Teacher who placed bag over student's head will stay on the job
Assistant Superintendent Bob Feaster said discipline is possible, and that matter is being discussed.
Feaster said it's been determined that the unidentified student was never in physical danger.
Remember, we as parents gave the responsibilty to our Public Schools to discipline our children when they are at School. Please read>>> What is "in loco parentis"?
This is a section put together by Panda Bear and is now on webpage>> http://nfpcar.org/Miranda/ and compares Private Schools rights to Public School Rights
This ruling above, however, does give the authorities a loophole, as it restricts these fishing expeditions on PRIVATE property, i.e. a private home, private school, etc. A PUBLIC school does not have these protections. Why? When you drop your child(ren) off at the schoolhouse door, you are then giving the public school authority to act in your stead via something called "in loco parentis" which is Latin for "in place of the parents." (Related term: Parens Patriae which is Latin for "father of the people")
When the public school exercises their version of in loco parentis, they substitute their judgment for yours. Remember, they are government officials that you place in charge of your children for approximately 180 days a year. They will do what they deem best for your child while you are not there, including letting other governmental personnel have access to your child. You remember that the public school is a governmental institution, don't you?
''...[S]chool officials act as representatives of the State, not merely as surrogates for the parents.''469 U.S. 336 (1984)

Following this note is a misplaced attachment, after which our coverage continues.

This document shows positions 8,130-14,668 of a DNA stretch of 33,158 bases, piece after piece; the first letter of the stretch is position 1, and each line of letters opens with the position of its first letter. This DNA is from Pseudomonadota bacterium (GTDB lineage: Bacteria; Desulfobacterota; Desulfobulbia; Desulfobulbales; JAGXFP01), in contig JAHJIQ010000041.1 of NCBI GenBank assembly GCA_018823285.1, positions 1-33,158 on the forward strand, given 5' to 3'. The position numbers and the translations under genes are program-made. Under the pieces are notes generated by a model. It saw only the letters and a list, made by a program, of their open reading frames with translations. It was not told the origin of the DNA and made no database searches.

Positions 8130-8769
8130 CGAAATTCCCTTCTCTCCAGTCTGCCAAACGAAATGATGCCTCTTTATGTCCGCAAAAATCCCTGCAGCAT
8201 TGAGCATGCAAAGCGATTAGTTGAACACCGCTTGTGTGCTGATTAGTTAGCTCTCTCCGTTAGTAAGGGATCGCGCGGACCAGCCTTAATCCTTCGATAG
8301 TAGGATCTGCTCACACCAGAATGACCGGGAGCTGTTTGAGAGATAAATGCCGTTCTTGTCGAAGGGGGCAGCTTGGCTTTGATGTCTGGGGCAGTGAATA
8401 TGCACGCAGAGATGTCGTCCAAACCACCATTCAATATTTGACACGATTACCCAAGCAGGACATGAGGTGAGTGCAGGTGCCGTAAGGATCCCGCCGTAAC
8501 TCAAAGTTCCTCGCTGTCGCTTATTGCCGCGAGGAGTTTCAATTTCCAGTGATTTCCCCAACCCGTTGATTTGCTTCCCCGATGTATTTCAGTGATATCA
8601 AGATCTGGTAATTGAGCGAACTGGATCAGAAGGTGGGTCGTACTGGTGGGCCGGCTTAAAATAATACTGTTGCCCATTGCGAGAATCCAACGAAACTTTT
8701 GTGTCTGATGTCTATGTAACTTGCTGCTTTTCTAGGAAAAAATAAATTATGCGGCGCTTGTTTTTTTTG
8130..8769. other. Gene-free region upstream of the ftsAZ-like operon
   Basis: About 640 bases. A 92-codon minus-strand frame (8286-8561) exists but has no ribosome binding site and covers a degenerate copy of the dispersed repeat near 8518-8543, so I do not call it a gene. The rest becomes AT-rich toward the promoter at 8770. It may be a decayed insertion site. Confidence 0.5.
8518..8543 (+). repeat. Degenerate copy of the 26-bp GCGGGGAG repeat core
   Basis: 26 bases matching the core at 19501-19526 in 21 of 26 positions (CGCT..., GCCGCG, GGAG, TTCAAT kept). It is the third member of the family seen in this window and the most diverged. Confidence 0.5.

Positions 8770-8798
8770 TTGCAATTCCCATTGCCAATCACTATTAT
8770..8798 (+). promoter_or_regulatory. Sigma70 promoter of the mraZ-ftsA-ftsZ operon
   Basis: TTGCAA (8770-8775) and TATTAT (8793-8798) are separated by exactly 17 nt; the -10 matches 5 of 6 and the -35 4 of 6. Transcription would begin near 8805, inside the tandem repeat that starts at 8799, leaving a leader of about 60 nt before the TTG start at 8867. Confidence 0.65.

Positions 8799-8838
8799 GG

You give this same authority to a private school, but with a few differences.
Number one, they are not a governmental entity.
Secondly, this school probably reflects your values and standards better than the public institution. A public school probably has different values and standards than you do in your home. Their mantra is often "Is it good for the children?", which they have loosely translated from the legal definition of "in the best interests of the child."
Third, a private school is more interested in protecting your rights as they have a vested interest in keeping you a happy customer. They want your business, (you pay them money) and are willing to abide by your rules, and you have already given them a copy of your Reverse Miranda notice and the Hatch Amendment Letter, right?
A public school has public monies at its disposal. They don't have to please you, as they feel they are the only legitimate source of education there is, even if it isn't. They don't want the parents to have the freedom to choose, because when we do, we often don't choose the public version of school.
Another good case to note is Heartland Academy Community Church, et al, vs. Michael Waddle, decided May 11, 2004 in the United States District Court, Eastern District of Missouri, Northern Division.
"In the context of removing a child from his home and family, a seizure is reasonable if it is pursuant to a court order, if it is supported by probable cause, or if it is justified by exigent circumstances, meaning that state officers `"have reason to believe that life or limb is in immediate jeopardy.'" Brokaw, 235 F.3d at 1010 (quoting Tenenbaum v. Williams, 193 F.3d 581, 605 (2d Cir. 1999) (citation omitted)). The same standard for reasonableness applies when a child is seized from a private school where she has been placed by her parents. See Doe, 327 F.3d at 512 (holding "[i]n our view, there is no basis for concluding that when a minor child is entrusted to the care of a private school in loco parentis his reasonable expectation of privacy, vis-à-vis government officials, differs in any material respect from that which he would otherwise expect to receive at home.").
Michael C. v. Gresbach, another 7th Circuit Court of Appeals decision, this time from 2008, mirrors the Doe v. Heck case above. From the Liberty Counsel website:
"Seventh Circuit Court of Appeals has ruled in favor of two Wisconsin children who were strip-searched by a state social worker at a private Christian school. In Michael C. v. Gresbach, the appeals court panel unanimously ruled that the social worker, Dana Gresbach, violated the Fourth Amendment rights of the children to be free from an unreasonable search.